The 2017 American Control Conference Workshop: Methods for Stability Analysis of Haptic Teleoperation Systems

Workshop organizers: Mahdi Tavakoli and Ilia G. Polushin

Workshop date: May 23, 2017

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Abstract:

Stability analysis of bilateral and multilateral teleoperation systems, particularly in the presence of communication delays, has become a topic of intensive research interest over the last decade. As of today, a number of fundamentally different approaches has been developed to address the haptic teleoperation system stability problem in different settings and from different points of view. The specific results achieved within these approaches are very diverse, and relationships between these results are often not clear.  The goal of this workshop is to bring together researchers working in the area, and to create an environment for exchange of ideas towards development of a more unified and comprehensive theory of stability of teleoperation systems. The workshop will include tutorial presentations on different approaches to stability analysis and control design for stability of teleoperation systems given by leading researchers in this area. The workshop will also feature poster presentations related to its topic.

General description:

This full-day workshop deals with stability analysis and control design for stability of bilateral teleoperator systems. Stability analysis of bilateral and multilateral teleoperation systems, particularly in the presence of communication delays, has become a topic of intensive research interest over the last decade. As of today, a number of fundamentally different approaches has been developed to address the haptic teleoperation system stability problem in different settings and from different points of view. The specific results achieved within these approaches are very diverse, and relationships between these results are often not clear.  

The goal of this workshop is to bring together researchers working in the area of teleoperator systems theory and design, and to create an environment for exchange of ideas towards development of a more unified and comprehensive theory of stability of teleoperation systems. The workshop will include tutorial presentations on different approaches to stability analysis and control design for stability of teleoperation systems. The workshop will also feature poster presentations related to its topic.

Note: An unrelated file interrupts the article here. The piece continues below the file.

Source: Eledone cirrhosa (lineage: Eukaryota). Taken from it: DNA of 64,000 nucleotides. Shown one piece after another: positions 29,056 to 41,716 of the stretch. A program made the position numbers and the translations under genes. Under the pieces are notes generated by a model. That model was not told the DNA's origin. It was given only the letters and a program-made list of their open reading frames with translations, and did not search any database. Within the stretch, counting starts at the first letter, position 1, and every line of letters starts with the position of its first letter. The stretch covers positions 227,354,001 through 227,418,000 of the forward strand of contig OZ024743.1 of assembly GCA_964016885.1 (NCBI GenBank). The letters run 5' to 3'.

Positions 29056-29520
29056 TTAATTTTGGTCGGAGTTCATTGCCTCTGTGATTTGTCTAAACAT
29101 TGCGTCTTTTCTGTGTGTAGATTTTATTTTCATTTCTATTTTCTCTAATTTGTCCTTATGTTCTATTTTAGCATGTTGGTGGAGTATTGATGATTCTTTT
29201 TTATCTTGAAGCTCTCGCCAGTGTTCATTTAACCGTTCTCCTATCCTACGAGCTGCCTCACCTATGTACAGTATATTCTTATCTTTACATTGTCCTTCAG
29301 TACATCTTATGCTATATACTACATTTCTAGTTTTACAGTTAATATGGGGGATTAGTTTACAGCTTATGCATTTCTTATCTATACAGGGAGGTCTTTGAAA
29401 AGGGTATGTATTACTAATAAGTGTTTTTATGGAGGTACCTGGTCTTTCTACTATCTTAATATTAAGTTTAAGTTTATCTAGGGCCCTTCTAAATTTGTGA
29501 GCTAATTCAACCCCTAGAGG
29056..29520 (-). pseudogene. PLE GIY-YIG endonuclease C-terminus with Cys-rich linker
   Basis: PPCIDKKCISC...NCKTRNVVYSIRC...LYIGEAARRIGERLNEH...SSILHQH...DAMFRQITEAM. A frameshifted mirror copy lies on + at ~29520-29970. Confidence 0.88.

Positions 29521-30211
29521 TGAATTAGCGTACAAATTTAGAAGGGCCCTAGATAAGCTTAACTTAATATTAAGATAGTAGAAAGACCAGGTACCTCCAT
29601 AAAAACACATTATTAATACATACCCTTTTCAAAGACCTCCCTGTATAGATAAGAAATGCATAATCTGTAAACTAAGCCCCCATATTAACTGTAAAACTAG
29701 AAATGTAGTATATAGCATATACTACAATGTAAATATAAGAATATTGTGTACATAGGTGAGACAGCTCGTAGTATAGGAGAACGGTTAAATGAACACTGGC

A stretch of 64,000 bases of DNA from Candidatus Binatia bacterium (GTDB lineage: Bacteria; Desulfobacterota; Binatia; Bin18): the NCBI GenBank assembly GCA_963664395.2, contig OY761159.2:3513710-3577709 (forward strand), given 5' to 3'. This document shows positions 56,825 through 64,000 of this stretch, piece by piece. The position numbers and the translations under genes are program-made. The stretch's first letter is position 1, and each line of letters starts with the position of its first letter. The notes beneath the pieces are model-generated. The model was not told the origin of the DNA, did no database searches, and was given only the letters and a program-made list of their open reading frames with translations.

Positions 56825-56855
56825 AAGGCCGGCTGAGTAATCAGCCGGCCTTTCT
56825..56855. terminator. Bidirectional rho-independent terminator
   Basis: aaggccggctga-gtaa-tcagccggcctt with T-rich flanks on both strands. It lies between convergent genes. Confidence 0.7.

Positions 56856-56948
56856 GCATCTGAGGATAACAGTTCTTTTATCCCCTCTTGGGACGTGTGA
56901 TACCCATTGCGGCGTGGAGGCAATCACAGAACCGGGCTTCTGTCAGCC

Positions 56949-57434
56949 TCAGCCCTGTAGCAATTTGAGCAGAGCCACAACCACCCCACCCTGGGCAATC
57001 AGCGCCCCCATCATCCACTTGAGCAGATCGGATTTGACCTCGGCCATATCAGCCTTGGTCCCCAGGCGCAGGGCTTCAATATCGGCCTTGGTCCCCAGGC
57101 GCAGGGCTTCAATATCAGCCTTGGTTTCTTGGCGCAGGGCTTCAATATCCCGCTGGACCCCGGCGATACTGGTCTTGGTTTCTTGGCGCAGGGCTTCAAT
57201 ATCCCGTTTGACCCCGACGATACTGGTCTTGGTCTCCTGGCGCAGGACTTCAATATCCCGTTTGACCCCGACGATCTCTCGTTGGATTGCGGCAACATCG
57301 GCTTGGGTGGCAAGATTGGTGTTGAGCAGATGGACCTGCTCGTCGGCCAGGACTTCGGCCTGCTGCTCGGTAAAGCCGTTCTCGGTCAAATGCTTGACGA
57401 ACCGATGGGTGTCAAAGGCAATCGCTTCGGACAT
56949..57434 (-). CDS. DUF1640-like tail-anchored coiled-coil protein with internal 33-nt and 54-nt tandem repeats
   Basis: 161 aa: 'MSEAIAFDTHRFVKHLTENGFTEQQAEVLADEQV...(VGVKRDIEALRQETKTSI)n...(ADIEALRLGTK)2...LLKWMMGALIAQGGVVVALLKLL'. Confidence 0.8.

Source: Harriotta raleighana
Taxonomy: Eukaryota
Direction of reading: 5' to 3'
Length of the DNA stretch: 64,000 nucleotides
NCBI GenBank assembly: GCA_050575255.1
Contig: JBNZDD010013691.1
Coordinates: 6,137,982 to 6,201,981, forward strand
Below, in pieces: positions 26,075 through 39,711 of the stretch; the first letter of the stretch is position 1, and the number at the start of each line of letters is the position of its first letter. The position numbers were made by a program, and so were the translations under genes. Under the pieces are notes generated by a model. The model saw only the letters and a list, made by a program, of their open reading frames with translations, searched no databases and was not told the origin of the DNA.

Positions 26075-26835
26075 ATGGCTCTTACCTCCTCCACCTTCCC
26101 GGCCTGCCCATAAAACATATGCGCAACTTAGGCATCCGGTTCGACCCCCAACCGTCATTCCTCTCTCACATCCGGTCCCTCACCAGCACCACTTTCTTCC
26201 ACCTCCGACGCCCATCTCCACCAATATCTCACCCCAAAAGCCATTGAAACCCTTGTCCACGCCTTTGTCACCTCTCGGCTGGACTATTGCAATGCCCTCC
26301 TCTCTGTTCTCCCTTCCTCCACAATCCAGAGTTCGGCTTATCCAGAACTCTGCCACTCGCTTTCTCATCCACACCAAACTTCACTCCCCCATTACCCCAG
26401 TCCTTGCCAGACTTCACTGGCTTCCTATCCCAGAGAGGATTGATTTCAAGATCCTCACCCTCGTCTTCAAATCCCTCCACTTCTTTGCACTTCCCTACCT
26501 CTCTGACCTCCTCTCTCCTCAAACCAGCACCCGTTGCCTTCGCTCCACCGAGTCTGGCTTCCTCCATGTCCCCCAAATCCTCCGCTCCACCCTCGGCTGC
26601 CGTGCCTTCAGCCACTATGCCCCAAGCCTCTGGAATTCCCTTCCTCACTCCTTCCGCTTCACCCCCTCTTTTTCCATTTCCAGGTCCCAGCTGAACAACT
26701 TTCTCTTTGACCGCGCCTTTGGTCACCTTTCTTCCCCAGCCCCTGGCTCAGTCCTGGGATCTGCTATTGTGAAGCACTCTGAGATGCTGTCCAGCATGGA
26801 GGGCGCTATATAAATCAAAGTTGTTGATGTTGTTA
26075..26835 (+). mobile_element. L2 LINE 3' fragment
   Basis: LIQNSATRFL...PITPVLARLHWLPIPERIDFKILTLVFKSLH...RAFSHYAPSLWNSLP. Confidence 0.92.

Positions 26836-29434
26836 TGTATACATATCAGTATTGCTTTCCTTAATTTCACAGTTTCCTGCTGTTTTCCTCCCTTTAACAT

Schedule:

 

08:15 -- 8:30   Introductions, Opening Discussions

08:30 -- 09:00   Stability of Force Feedback Systems: A Survey (Blake Hannaford, University of Washington, USA) (PDF)

09:00 -- 09:30   Absolute Stability in Bilateral Telerobotic Systems (Keyvan Hashtrudi-Zaad, Queen's University, Canada) (PDF)

09:30 -- 10:00   Absolute Stability of Multi-DOF Multi-Lateral Haptic Systems (Mahdi Tavakoli, University of Alberta, Canada) (PDF)

10:00 -- 10:30   Coffee Break

10:30 -- 11:00   Energy Aware Robotics (Stefano Stramigioli, University of Twente, Netherlands)

11:00 -- 11:30   Design Methodology for Haptic Teleoperation with Time Delay and Other Systems (Jordi Artigas, Institute of Robotics and Mechatronics, DLR, Germany)

11:30 -- 12:00   Stability Analysis Using Multiplier Theory and IQC Framework (Joaquin Carrasco, University of Manchester, UK) (PDF)

12:00 -- 13:00   Lunch

13:00 -- 14:00   Poster Presentations, Discussions

14:00 -- 14:30   Passivity and Life Thereafter (Gunter Niemeyer, Disney Research, USA)

14:30 -- 15:00   Stability of Haptic Teleoperation Systems with Projection-Based Force Reflection (Ilia Polushin, Western University, Canada) (PDF)